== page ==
Chaucer's Road to Canterbury

Games and literature frequently overlap, as I discussed in a long-ago column of that title. Usually it’s a question of influence but occasionally it’s quite overt and direct. I recently bumped into a discussion of Alf Seegert’s upcoming release The Road to Canterbury and thought it worth drawing to your attention. I’ve been talking about board games recently (Gateway “Bait” Games and Gateway Games Up a Level). Here’s another one for you to think about picking up, especially if you work and play in a school or academic setting.

It sounds like Alf might have a winner here, neither too pedantic nor too frivolous. His games to date don’t let players take themselves too seriously — he was an old school player of the Tunnels & Trolls tabletop RPG that I helped develop decades ago, and you cannot play that game without a robust and intact sense of humor. His designs, however, have a track record of being well-balanced and conceived with due seriousness and care.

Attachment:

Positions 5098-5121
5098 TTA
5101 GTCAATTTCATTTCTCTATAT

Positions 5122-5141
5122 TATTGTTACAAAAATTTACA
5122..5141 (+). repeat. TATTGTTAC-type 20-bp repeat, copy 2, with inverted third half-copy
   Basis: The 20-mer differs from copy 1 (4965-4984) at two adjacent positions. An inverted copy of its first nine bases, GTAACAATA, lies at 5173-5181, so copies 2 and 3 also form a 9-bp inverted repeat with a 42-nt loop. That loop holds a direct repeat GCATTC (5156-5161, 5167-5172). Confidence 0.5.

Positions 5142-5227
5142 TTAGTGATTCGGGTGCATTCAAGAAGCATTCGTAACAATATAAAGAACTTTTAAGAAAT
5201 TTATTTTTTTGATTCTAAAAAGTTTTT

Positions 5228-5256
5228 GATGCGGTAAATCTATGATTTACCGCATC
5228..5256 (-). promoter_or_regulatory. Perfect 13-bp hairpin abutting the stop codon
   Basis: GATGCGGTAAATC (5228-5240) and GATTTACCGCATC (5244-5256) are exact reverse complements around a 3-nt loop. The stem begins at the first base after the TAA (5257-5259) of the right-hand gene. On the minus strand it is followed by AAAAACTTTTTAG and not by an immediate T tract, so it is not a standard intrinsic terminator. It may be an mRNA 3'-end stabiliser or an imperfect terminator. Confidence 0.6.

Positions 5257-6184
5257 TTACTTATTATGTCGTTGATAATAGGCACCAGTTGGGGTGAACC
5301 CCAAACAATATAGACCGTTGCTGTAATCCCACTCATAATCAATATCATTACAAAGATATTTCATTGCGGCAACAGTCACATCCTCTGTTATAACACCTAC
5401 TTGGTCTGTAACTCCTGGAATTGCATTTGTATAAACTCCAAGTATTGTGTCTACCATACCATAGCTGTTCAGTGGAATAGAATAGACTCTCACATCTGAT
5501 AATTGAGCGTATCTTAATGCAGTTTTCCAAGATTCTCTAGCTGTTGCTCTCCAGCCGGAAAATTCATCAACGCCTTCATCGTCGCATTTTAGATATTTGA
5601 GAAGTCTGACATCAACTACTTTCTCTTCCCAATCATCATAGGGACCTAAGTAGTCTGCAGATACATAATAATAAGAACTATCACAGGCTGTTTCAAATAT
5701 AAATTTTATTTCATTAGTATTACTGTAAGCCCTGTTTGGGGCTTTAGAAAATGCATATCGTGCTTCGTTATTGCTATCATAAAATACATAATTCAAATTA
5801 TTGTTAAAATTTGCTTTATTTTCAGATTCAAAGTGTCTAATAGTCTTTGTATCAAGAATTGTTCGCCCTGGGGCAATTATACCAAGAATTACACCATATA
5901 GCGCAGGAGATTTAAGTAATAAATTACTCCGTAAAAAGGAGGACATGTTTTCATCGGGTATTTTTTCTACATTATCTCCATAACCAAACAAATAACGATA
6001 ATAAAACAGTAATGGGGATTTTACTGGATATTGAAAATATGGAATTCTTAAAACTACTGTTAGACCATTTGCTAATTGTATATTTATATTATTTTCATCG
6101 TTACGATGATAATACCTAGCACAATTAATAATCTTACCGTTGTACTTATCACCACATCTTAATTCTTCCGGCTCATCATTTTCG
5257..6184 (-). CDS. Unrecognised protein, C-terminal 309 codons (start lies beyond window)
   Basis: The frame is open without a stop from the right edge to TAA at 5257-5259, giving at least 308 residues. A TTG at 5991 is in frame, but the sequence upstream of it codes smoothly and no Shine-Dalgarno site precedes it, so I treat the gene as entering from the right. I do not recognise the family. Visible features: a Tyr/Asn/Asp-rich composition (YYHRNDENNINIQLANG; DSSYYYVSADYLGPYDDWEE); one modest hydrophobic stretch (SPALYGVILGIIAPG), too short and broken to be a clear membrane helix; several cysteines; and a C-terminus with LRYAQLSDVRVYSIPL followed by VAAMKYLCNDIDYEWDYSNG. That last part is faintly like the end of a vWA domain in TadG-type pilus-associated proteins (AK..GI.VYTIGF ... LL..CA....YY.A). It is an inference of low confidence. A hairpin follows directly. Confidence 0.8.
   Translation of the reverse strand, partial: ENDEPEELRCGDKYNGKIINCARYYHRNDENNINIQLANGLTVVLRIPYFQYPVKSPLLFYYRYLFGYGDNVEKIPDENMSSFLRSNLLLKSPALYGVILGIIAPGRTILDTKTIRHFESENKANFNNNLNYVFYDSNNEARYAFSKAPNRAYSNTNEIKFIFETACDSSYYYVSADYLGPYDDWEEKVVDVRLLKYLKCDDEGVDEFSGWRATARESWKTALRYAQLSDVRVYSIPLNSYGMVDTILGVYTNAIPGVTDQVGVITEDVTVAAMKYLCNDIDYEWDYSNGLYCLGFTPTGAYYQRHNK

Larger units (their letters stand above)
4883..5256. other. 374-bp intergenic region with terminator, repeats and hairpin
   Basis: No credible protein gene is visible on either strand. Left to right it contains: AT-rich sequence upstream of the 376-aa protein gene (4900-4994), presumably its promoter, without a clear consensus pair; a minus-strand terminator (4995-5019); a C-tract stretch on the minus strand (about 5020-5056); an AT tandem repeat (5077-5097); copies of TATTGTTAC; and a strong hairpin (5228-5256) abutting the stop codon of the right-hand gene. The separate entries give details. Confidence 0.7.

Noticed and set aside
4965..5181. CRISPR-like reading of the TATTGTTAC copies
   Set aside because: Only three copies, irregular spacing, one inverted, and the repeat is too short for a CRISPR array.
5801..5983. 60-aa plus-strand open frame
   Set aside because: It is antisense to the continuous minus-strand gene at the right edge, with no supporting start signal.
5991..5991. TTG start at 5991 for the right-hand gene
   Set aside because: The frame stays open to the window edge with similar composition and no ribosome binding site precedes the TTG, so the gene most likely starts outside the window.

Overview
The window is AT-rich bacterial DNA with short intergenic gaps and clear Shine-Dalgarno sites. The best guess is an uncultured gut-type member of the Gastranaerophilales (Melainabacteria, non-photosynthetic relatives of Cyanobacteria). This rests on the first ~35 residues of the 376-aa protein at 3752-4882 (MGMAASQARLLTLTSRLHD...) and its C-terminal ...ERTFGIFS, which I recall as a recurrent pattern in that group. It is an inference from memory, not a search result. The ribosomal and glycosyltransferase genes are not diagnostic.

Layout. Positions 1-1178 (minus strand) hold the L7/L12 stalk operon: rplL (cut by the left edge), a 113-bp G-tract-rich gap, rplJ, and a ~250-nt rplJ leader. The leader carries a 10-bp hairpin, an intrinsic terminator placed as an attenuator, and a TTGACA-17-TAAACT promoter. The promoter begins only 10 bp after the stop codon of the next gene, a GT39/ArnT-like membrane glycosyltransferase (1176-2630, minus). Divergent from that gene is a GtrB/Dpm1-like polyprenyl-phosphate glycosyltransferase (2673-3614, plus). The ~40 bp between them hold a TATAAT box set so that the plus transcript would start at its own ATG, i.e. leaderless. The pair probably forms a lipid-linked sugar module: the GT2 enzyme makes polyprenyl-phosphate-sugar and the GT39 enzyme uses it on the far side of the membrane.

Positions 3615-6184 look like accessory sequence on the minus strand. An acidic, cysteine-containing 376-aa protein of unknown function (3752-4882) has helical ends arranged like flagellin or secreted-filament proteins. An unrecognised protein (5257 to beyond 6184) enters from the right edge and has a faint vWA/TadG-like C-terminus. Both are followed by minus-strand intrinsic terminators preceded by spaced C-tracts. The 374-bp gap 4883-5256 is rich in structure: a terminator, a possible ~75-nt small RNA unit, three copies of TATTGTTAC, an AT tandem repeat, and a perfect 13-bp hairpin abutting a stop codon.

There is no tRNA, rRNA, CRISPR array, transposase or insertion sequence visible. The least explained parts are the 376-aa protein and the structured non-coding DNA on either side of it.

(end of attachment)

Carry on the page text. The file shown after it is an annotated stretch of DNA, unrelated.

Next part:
You can read more at the State of Play (a very nice gaming blog overall) and an interview with designer Seegert at Dice Hate Me.

I hope to get my hands on Canterbury when it is released, and see if this Euro-style game lives up to its potential. Until then, game on!

Liz Danforth About Liz Danforth

Liz Danforth, MLS, is a freelance game illustrator, scenario designer, and game developer who was inducted into the Academy of Gaming Arts and Design's Hall of Fame in in 1996. She has 18 years experience as a part-time paralibrarian in Phoenix and Tucson and is one of about a dozen "gaming experts" working with the American Library Association on a million-dollar grant-funded project to study the use of gaming to improve literacy skills and to develop a model "toolbox" for gaming in libraries. Through Danforth Design & Development (D3), she also works as an artist, a writer, and a library consultant. Follow her on Twitter @LizDanforth.


  1. Cool find! This sounds interesting. :)


  1. […] ROAD TO CANTERBURY Finally, a few weeks ago I talked about the upcoming boardgame “The Road to Canterbury“, in accord with any one of my several previous posts about the connections between games and […]